First, there were smartphones and smart TVs. Now, there’s the smart factory.
So when does a factory become smart, or brilliant, as they are called? When it merges lean manufacturing methods, sensors, 3D printing and powerful software analytics in a way that enhances productivity.
General Electric (GE), the world’s leading industrial company, is at the forefront of the movement. The company opened its first brilliant factory near Pune, India, in 2015 and another is in the works (see box below). The multimodal Pune factory will produce diverse products, from jet engine parts to locomotive components, for four different GE businesses all under one roof.
Although there are initial expenditures, the “brilliant” changes are expected to reduce costs and increase profit margins drastically over time. So it turns out that, as the television commercials say, GE can be digital and industrial “like peanut butter and jelly.” And when GE streamlines its factories and processes, other manufacturers sit up and take notice.
Smart Manufacturing Background Information
Of course, what’s new often turns out to be old. Henry Ford, you’ll recall, surmised that complex tasks always become easier when they’re broken down into smaller pieces. And that is the GE idea. It’s breaking down the manufacturing processes into basic steps and then designing computer code to define how each task is performed.
The concept integrates teams from engineering design and manufacturing to work toward realistic solutions on the plant floor. Machines equipped with sensors collect data that monitors every step of the manufacturing process, allowing a manufacturer to make adjustments in real time to maximize production efficiency.
The brilliant factory concept may have major implications both here and abroad. Currently, advanced manufacturing industries accounts for 24 million American jobs, which is roughly 13% of all jobs in the United States. Each of those jobs supports another 3.5 jobs throughout the supply chain. The impact is even more significant when you consider the global economy and the trickle-down effect that innovations tend to have.
There are four main driving forces behind the brilliant smart manufacturing movement:
1. Lean production. The roots of the brilliant factory concept can be traced back to the advent of lean manufacturing, a philosophy derived mainly from the Toyota assembly lines. Companies both here and abroad have embraced this concept and it has spread to such sectors as oil and gas, retail clothing, computer chips and construction.
Lean manufacturing principles have resulted in faster assembly times, less material waste and greater volume. Changes focus on customer satisfaction and meeting evolving marketplace needs.
2. Technological advances. Just as technology has made huge inroads into virtually every aspect of society, so it has had a profound effect on manufacturing. Improvements range from automation to laser-based tools to robotics, cobotics (robots designed to collaborate with humans) and exoskeletons (wearable mobile machines that allow for increased strength). It’s not just humans doing the work these days. As a result, the brilliant factory may look more like the set of a sci-fi movie than your granddaddy’s plant.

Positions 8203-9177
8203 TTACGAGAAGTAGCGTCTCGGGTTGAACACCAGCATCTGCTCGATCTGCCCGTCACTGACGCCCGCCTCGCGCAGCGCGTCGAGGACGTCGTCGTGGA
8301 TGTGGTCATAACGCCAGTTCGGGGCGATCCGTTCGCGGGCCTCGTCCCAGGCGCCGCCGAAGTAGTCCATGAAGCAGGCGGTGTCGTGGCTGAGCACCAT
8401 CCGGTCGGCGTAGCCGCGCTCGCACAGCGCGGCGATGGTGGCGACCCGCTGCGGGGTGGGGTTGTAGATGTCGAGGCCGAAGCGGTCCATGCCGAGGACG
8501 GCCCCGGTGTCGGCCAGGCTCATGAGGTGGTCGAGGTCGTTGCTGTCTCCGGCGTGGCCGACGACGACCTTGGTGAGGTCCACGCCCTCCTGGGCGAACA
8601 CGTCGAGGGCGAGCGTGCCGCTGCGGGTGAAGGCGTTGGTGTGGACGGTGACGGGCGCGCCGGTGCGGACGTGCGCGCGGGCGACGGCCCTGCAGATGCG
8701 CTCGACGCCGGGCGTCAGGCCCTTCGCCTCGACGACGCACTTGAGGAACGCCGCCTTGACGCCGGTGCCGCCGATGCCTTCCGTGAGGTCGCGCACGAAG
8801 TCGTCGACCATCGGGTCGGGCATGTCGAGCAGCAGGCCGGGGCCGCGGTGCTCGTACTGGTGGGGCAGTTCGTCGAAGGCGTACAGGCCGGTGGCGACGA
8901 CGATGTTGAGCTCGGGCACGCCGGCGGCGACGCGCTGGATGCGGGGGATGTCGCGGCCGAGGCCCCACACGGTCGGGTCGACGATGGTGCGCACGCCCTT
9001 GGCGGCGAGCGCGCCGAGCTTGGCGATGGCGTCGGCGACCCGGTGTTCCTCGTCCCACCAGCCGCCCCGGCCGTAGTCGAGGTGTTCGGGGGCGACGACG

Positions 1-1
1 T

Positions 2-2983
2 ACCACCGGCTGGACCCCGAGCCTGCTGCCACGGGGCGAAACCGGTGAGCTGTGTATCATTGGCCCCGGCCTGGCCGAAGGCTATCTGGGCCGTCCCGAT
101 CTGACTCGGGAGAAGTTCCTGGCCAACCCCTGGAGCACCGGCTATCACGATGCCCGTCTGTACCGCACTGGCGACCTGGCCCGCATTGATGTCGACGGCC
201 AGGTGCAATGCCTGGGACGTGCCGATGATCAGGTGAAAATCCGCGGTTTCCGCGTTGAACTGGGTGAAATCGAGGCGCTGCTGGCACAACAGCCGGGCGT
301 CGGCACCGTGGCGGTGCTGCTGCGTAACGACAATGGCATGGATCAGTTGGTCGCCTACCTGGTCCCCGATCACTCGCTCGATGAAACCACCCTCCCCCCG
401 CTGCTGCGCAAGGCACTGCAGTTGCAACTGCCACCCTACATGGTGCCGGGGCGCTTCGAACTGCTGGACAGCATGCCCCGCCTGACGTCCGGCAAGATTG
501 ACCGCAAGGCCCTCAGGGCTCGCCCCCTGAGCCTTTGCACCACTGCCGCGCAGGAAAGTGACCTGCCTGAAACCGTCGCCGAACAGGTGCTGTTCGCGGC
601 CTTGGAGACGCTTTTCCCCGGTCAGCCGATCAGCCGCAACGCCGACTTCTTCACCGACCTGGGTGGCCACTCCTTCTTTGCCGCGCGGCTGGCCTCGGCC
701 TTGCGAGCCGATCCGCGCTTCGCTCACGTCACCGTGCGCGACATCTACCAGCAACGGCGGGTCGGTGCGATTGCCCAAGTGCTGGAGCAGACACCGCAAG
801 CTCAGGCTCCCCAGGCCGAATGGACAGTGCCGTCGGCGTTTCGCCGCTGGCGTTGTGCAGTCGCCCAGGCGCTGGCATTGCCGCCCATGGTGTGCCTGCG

Brilliant manufacturing integrates technology-based tools, such as lasers, that have been used for years by consumers. Use of these applications has expanded gradually to the manufacturing sector. In particular, investments in robotics and other automated “non-human” apparatus are improving internal controls within the workplace.
3. 3D printing. The growth of another key component, 3D printing — also known as additive manufacturing — has soared during the past decade. Essentially, the printer makes solid three-dimensional objects from a digital file by laying down (adding) successive layers of just the right amount of material. Each layer is a thinly sliced cross-section of the eventual object.
This process lets manufacturing firms operate precisely and efficiently. Notably, it can create parts that couldn’t be produced before, while reducing waste by using only the raw materials needed.
4. Digital thread. This is the name given to the communication framework that connects traditionally siloed elements in manufacturing processes. It provides an integrated view of the product throughout the manufacturing life cycle. Using a digital thread requires firms to weave data-driven decisions into the manufacturing culture.
Most manufacturers don’t have anywhere near the resources that GE has at its disposal. But that doesn’t mean your smaller firm can’t use brilliant manufacturing if it adopts and adapts some of these practices. Using available technology to help streamline processes and build on the foundation of the four pillars can help lead your company into a brilliant future.
GE Breaks Ground on New Facility
Following up quickly on the brilliant factory in India, GE recently announced the groundbreaking of a similar facility in Canada.
The new factory is being built in Welland, a Canadian transportation hub known for a canal linking Lake Ontario and Lake Erie with railways, just across the border from Buffalo, New York.
According to GE, the factory will produce massive gas engines and other components for GE businesses, employing about 220 skilled workers. GE says it expects the facility to go on stream in 2018. Others are on their drawing boards.